New Coke, new rock: Some things are better left alone, and some music disparate genres better not compared. In July, music writer Jonathan Bogart claimed EDM is the new rock in an editorial for The Atlantic, while in August, Korn frontman Jonathan Davis stated to Spinner that “North American dubstep is the electronic heavy metal.”

In terms of sound, dubstep, particularly the “brostep” variety pushed by Skrillex, might be preferable to any metal that hit the airwaves over the past 10 years and certainly captures the abrasive character and chaos of an older Metallica record. Skrillex producing the nu-metal purveyors’ 10th studio album The Path of Totality was a perfect sonic match, and should dubstep stick around the States beyond being the novelty-of-the-moment that it is, Skrillex could revive the rock genre from its nu-metal nadir.

Bogart, on the other hand, explains in his piece that EDM is being received like all new genres throughout the 20th century, be it jazz in the 1920s, rock and roll in the 1950s, and hip-hop in the ‘80s and ‘90s. With that argument, however, why aim straight for rock? How is EDM’s general perception of just-push-play music making and ecstasy-fueled nights out any different from other past pearl-clutchings? Unlike the others, however, EDM’s stateside reception has come in waves: disco in the ‘70s, less mainstream synth-pop, Detroit techno, and Chicago house in the ‘80s, and electronica and raves in the ‘90s. None of them managed to stick, and each incarnation is met with similar statements about laziness and drug-taking.

As much as promoters and ticket sellers like Live Nation are clamoring after EDM, record and concert sales show that, while the genre is catching up, it has a long way to go to surpass or even reach rock, whose profile on the Billboard charts has been falling since the 1990s to pop, hip-hop, and even country.

Based on Billboard’s Year End charts for 2011, the only EDM artists – excluding pop acts who incorporate house beats – to break were Daft Punk (their Tron: Legacy soundtrack made the Billboard 200 Albums for the year and they were listed as a Billboard 200 Artist), David Guetta (for singles “Without You” and “Where Them Girls At” on the Hot 100 songs and as a Hot 100 Artist), Deadmau5 (for album 4×4=12), and Afrojack (at #86 on the Hot 100 Artists list). As these Billboard year-end lists show, listeners still only prefer their EDM with a large side of pop.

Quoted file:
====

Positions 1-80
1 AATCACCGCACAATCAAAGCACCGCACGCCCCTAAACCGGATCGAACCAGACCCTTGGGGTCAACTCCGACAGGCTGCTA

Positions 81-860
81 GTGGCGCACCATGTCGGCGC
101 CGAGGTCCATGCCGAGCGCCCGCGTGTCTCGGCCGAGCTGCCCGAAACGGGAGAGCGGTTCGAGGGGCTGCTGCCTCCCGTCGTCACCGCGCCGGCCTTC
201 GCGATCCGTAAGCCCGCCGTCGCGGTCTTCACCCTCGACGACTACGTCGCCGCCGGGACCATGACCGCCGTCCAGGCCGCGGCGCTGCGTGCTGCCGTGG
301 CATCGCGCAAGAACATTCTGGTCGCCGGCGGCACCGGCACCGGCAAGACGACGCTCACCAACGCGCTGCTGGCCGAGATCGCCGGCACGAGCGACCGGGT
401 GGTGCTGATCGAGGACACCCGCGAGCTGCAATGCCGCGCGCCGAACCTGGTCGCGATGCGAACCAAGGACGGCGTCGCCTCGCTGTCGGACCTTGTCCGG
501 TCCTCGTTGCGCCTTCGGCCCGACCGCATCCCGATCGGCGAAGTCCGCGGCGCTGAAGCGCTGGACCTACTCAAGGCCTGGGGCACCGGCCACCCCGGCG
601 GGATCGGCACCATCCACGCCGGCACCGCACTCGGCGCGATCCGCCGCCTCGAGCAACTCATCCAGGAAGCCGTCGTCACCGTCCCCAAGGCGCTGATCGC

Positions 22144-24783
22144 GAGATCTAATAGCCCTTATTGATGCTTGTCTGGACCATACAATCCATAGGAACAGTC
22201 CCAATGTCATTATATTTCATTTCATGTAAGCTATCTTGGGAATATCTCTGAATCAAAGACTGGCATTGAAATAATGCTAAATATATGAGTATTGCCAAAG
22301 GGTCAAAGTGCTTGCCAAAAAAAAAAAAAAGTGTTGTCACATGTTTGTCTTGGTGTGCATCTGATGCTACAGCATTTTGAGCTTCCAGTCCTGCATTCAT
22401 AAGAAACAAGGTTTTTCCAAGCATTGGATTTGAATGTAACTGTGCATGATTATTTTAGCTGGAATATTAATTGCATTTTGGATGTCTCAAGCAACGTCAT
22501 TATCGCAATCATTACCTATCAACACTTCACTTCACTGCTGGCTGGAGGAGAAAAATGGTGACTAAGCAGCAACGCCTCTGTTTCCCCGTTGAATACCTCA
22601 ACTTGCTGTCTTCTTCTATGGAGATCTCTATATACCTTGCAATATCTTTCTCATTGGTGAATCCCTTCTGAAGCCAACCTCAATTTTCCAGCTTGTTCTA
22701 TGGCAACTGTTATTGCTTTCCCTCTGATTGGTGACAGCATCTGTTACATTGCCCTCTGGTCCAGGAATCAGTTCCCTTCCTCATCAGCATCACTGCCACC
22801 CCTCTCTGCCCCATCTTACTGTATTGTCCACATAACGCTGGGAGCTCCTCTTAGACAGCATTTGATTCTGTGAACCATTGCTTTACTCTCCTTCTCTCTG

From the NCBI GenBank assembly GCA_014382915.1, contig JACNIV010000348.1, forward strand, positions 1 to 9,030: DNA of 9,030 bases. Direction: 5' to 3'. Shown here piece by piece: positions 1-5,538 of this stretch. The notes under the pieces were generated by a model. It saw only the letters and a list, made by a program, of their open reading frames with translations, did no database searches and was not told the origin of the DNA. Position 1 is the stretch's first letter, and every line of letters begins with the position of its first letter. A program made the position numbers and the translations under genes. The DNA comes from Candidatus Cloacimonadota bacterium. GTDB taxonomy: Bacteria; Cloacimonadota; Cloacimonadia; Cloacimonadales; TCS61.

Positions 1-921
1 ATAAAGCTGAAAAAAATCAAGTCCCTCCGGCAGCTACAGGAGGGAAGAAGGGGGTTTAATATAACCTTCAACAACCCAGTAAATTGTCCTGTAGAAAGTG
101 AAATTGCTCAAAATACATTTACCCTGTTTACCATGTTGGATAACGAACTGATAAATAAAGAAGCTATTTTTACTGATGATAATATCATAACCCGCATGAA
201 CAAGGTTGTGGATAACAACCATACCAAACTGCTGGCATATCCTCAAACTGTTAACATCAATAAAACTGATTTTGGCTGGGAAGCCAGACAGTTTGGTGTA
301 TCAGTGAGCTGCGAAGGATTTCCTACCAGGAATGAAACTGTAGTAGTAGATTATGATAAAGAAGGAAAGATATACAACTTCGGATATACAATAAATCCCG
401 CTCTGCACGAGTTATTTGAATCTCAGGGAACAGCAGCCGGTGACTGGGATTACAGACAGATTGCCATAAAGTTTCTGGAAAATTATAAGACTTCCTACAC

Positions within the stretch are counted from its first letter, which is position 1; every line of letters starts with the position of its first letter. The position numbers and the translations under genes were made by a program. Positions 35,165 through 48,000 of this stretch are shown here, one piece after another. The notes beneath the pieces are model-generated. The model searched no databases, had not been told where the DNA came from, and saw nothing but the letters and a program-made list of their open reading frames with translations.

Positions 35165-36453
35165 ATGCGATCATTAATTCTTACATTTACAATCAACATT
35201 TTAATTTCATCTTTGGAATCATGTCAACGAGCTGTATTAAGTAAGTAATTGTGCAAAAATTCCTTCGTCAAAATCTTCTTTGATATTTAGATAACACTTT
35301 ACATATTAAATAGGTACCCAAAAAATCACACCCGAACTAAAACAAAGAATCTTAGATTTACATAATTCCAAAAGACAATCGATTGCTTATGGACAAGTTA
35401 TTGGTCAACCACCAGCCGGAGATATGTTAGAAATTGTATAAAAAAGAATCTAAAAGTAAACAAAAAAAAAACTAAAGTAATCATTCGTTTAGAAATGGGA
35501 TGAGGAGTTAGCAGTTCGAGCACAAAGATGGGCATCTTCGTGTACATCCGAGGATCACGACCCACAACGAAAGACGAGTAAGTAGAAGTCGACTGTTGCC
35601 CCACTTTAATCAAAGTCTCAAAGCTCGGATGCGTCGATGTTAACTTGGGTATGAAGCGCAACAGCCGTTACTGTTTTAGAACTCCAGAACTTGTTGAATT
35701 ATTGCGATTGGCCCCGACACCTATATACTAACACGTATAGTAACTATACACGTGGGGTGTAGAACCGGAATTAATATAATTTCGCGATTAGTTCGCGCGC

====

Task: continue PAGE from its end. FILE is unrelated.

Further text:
Compare this to the various listings in 2011 for Maroon 5, Foster the People, OneRepublic, Hot Chelle Rae, Gym Class Heroes, Mumford & Sons, Coldplay, Foo Fighters, Florence + The Machine, Train, Red Hot Chili Peppers, Kings of Leon, Bon Iver, Linkin Park, My Chemical Romance, The Decemberists, and Arcade Fire. Although these rock acts, too, are cursed by the preference of pop, their presence symbolizes their genre’s strength; EDM, on the other hand, gives off a novelty or luck vibe.

But, what about the internet aspect? Bogart discusses the fact that EDM is still perpetuated by the internet: artists quickly put out singles or digital releases, and physical records are more difficult to come by. Digital Songs and Social 50 continue to reflect novelty status, with Skrillex and pop-crossovers David Guetta and Calvin Harris being the only three to rank for the week of August 25.

EDM festival attendance in the U.S. has been rapidly growing, with Electric Daisy Carnival bringing in 250,000 concertgoersover the course of three days. While this figure is certainly impressive for EDM in the U.S., consider it on a global scale: the rock-dominating Glastonbury draws 175,000 people per day, and South American rock event Rock Al Parque 266,000 over three days. Domestically, on the other hand, Electric Daisy is on par with Coachella – covering nearly all genres – and Burning Man, and surpasses Bonnaroo (drawing about 80,000 concertgoers total). Electric Daisy, in a single day in 2010, drew 100,000.

The chasm between EDM and rock artists’ individual tours is far vast. Classic rock acts, even without releasing a new album, brought in more money and concertgoers than even chart-topping pop acts did in 2011. Even with higher record sales and profiles, Swedish House Mafia doing a stint at Madison Square Garden and Avicii playing Radio City Music Hall are still big deals.